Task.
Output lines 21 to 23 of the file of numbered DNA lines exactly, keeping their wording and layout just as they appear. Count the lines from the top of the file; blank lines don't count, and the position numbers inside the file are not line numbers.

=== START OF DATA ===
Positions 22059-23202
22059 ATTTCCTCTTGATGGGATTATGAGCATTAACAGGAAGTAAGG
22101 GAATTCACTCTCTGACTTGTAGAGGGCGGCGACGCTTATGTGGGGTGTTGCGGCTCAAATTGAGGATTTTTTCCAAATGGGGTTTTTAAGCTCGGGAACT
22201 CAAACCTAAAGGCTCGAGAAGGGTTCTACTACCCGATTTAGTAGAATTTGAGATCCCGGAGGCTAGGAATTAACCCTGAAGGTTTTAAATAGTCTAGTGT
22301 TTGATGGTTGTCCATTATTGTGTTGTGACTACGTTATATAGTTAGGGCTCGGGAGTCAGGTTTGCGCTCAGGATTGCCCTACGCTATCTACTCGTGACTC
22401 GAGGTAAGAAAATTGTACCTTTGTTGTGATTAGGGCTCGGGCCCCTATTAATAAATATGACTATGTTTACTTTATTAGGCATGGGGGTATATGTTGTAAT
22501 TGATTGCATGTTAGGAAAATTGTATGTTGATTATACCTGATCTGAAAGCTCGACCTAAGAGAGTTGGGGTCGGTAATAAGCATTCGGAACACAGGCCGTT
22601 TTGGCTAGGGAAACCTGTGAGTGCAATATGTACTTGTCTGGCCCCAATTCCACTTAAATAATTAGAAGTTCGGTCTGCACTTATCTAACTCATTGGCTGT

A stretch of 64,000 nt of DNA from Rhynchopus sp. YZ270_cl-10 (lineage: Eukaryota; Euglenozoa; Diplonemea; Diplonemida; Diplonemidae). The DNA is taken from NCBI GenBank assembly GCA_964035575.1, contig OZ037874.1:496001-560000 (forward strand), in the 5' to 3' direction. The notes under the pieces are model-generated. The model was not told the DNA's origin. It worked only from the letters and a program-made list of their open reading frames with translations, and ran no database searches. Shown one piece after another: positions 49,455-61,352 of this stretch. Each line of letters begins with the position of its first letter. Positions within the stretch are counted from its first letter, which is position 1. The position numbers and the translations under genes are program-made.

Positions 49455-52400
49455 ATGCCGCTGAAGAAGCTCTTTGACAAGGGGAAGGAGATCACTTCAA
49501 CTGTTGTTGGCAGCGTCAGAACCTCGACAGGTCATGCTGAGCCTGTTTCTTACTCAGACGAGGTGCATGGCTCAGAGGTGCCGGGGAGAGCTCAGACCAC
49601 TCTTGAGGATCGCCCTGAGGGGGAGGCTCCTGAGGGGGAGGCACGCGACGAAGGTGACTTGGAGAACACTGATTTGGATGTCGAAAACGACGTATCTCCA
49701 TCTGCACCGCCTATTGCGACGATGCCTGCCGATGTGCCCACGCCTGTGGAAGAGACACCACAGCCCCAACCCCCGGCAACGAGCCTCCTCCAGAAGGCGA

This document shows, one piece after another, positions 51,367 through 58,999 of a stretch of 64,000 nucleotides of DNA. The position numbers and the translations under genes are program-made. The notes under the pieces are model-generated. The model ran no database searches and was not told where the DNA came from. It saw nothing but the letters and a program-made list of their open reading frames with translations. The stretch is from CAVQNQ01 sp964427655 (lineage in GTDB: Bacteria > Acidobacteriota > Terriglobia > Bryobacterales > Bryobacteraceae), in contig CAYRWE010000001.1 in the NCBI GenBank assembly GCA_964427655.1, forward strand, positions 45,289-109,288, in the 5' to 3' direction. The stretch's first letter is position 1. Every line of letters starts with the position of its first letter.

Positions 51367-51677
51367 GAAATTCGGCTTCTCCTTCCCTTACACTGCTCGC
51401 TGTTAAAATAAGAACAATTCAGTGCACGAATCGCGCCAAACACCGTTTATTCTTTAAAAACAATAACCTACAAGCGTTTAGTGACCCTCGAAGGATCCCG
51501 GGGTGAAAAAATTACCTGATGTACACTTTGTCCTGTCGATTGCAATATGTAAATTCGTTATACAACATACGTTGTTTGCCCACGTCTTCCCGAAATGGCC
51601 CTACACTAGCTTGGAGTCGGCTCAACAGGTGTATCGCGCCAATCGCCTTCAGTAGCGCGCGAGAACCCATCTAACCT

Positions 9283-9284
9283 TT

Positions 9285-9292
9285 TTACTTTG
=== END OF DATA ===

Positions 9283-9284
9283 TT

Positions 9285-9292